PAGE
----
The Environmental Protection Agency (EPA) says it’s adopting new rules that require water utilities to alert customers more quickly about potential lead contamination in drinking water supplies, to better protect the health of children and families.
The first major update to the agency’s Lead and Copper Rule (LCR) in almost three decades was signed on Dec. 21 by EPA Administrator Andrew Wheeler. It requires water utilities to notify the public of the results of lead tests within 24 hours upon detection, as opposed to within 30 days under previous measures.
The measure requires utilities to test drinking water in facilities such as child care centers and elementary schools. It also asks utilities to replace lead-pipe systems when customers replace the lead pipes in their own businesses and homes.
“This new Lead and Copper Rule will protect children and families from exposure to lead in drinking water,” Wheeler said in a statement. “For the first time in nearly thirty years, this action incorporates best practices and strengthens every aspect of the rule, including closing loopholes, accelerating the real-world pace of lead service line replacement, and ensuring that lead pipes will be replaced in their entirety.”
A separate rule grants utilities far more time to replace old, lead-contaminated pipes, a move widely condemned by critics.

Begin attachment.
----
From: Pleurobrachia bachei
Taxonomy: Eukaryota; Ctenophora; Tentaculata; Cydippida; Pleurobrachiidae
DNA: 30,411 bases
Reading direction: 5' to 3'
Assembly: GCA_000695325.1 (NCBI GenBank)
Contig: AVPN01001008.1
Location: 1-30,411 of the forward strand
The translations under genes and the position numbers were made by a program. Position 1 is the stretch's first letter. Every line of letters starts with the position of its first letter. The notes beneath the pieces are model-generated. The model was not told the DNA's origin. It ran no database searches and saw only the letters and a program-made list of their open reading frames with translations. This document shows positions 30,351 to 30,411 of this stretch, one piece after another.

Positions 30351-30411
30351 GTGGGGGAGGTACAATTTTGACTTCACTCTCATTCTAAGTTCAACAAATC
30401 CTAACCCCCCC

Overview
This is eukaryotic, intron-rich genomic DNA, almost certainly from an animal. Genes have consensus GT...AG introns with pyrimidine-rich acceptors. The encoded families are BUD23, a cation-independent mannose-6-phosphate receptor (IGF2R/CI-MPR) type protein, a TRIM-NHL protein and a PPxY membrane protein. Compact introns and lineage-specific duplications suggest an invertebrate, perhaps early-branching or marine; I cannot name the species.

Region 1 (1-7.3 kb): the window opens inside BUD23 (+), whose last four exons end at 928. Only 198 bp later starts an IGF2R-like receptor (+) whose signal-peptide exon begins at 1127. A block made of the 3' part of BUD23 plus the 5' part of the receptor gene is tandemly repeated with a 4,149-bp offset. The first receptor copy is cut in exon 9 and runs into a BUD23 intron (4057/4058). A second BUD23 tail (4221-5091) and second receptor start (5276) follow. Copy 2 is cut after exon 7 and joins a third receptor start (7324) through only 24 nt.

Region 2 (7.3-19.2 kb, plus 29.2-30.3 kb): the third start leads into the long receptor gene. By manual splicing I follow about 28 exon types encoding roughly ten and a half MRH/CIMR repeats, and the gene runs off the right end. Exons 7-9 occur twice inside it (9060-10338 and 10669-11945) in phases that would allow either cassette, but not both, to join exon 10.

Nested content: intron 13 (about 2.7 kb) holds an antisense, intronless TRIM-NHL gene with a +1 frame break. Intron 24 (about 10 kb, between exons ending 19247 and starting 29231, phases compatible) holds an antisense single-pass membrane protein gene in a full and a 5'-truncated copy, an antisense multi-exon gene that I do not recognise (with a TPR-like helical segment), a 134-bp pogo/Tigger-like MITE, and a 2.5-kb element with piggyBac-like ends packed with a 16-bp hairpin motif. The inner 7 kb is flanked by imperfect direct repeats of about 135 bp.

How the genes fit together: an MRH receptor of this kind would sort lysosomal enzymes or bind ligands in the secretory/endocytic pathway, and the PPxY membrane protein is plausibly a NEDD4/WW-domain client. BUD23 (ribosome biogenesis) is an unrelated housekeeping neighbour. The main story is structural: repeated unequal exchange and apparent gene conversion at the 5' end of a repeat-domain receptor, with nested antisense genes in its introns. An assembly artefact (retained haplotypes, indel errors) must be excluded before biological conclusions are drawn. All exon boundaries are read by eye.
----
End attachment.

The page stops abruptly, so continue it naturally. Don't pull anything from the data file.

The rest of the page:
That allows water companies in the United States to go far more slowly than under the old rule to replace the millions of lead service lines in use around the country—from 14 years for the worst contaminated systems under the old rules, to more than 33 years under the new ones, according to public health and environmental groups.
Environmental group Earthjustice said in a Dec. 22 statement that groups it represents are expected to sue the EPA over the rule.
“This rule is a huge disappointment,” Earthjustice attorney Suzanne Novak said in the statement. “Communities exposed to dangerous levels of lead in water expected significant improvement after a decade of work. The rule needed a major overhaul to be effective. But that is not what we got.
“By slowing down the replacement of lead service lines, rather than speeding it up, the Trump administration is failing the country once again, this time as it walks out the door. Children will continue to be poisoned, with no end in sight,” Novak said.
The new rules from the EPA come six years after the Flint, Michigan, water crisis highlighted ongoing, dangerous exposure of children and others in the city to the neurotoxin in drinking water, and the failures of officials on all levels to adequately protect local families at the time. At the time, city residents were exposed to high lead levels after officials switched the city to a new water source without sufficiently treating it first.
Wheeler has defended the new rules, saying loopholes in the old rule were allowing replacement to drag on much longer than was stipulated.
The Trump administration has said that dealing with lead pipes and improving access to safe drinking water are priorities.
The Associated Press contributed to this report.